Social Media and Clinical Care
Ethical, Professional, and Social Implications
It is an exciting time to practice medicine during our digital “coming of age.” Social media, the freely available Web-based platforms that facilitate information sharing of user-generated content, such as social networking sites, media-sharing sites, blogs, microblogs, and wikis, have transformed the way we communicate as a society. Through community building, message amplification, rapid dissemination, and engagement, social media has changed our interactions with others and, by direct consequence, our relationships. For health care, this represents a veritable social revolution. 1
Indeed, medicine is constantly evolving to adapt to new technologies. These advances have led to new therapies, diagnostic tools, and ways of communicating. As physicians and lifelong learners, it has been imperative to embrace the new when it has meant better and more efficient patient care while holding on to the stable tenets of medicine that root our profession: humanism, integrity, ethics, professionalism, and trust.
Patients have been active on social media to find health information, find support through discussion groups and forums, and chronicle their illness journeys.2 Naturally, they are also interested in using social media to facilitate communication between themselves and their providers. In a survey of patients of an outpatient family practice clinic, 56% wanted their providers to use social media for appointment setting and reminders, diagnostic test results reporting, health information sharing, prescription notifications, and answering general questions.3 For those patients who do not use social media, many would start if they knew that they could connect with their providers there.3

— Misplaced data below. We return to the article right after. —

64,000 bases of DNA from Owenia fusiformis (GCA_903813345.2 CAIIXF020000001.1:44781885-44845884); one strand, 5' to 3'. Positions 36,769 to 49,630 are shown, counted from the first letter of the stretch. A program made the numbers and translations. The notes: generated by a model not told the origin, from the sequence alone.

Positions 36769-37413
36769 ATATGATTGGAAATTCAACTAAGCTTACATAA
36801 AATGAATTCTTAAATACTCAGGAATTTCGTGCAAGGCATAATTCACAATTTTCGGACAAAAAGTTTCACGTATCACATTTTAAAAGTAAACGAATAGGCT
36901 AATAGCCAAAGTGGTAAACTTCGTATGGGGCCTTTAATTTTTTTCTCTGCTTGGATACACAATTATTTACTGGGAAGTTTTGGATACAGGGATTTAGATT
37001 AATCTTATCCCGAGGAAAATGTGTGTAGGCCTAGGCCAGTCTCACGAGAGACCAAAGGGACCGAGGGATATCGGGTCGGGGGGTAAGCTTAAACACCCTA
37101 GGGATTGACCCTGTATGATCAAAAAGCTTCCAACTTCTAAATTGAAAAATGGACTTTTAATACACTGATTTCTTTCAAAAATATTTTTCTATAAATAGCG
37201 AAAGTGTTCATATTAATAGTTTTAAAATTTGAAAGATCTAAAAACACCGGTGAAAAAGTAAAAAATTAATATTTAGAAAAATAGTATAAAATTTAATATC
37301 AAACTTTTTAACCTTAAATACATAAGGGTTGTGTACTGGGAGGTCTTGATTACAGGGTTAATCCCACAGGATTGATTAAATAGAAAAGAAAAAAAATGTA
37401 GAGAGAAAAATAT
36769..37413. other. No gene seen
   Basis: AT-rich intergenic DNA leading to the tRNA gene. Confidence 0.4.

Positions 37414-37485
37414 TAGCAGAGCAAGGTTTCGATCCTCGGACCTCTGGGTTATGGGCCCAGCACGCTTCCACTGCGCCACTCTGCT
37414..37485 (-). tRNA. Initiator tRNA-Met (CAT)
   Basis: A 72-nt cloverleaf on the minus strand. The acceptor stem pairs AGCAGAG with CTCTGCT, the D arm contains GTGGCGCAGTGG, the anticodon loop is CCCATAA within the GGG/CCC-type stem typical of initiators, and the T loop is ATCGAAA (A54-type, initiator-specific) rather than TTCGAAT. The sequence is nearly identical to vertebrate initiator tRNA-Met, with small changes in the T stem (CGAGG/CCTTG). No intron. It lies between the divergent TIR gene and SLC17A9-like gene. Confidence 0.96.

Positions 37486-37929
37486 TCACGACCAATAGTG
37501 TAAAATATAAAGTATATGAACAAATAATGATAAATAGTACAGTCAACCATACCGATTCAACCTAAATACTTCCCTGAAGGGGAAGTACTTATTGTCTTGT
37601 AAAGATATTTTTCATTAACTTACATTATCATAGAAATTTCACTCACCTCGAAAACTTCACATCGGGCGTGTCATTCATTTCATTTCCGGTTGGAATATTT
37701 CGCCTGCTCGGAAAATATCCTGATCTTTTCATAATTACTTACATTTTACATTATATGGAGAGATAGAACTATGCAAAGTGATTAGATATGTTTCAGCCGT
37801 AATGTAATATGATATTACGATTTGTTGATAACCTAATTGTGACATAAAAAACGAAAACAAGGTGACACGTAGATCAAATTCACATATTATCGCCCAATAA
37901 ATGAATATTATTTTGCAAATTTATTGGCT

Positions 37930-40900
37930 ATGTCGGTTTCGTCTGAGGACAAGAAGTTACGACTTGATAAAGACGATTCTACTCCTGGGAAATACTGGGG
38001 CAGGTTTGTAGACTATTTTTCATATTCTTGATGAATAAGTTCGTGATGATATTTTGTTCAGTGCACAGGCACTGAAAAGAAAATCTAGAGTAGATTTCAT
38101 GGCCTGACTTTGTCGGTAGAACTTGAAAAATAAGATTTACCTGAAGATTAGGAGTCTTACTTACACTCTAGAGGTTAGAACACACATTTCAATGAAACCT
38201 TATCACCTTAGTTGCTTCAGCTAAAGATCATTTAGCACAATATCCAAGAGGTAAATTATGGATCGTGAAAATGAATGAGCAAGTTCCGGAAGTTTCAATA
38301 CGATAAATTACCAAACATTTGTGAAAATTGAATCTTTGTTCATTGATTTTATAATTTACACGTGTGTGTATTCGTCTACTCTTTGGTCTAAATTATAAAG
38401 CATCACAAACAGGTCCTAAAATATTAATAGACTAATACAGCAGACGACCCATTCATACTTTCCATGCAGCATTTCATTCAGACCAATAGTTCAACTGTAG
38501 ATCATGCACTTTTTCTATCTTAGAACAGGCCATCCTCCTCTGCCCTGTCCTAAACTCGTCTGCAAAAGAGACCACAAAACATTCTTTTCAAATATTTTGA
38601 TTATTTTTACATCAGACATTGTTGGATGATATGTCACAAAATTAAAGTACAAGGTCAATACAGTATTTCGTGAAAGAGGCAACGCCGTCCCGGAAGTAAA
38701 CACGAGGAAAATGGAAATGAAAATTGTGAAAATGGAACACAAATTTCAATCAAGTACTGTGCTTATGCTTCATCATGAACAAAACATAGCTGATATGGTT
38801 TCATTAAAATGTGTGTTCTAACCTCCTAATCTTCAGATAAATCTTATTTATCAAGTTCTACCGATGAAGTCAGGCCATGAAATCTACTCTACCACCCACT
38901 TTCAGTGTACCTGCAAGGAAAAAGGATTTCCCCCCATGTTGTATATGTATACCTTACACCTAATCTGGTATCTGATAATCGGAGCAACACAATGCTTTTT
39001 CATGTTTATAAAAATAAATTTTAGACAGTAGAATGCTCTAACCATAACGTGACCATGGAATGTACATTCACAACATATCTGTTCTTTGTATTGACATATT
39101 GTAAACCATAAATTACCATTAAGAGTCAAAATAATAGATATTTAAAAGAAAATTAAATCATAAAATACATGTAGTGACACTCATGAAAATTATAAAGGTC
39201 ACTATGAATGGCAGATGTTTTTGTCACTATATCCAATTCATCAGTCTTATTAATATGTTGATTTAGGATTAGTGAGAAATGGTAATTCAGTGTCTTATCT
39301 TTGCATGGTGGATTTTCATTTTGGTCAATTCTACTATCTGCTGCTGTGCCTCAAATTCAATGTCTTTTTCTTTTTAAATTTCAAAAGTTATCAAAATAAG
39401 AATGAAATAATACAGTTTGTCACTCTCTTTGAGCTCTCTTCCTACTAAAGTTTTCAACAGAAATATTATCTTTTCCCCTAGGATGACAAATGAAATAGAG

Physicians are also exploring ways to use social media, both personally and professionally, although personal use is more common.4–6 Some physicians use social media professionally to find and share health information, communicate/network with colleagues and trainees, disseminate their research, market their practice, or engage in health advocacy. In …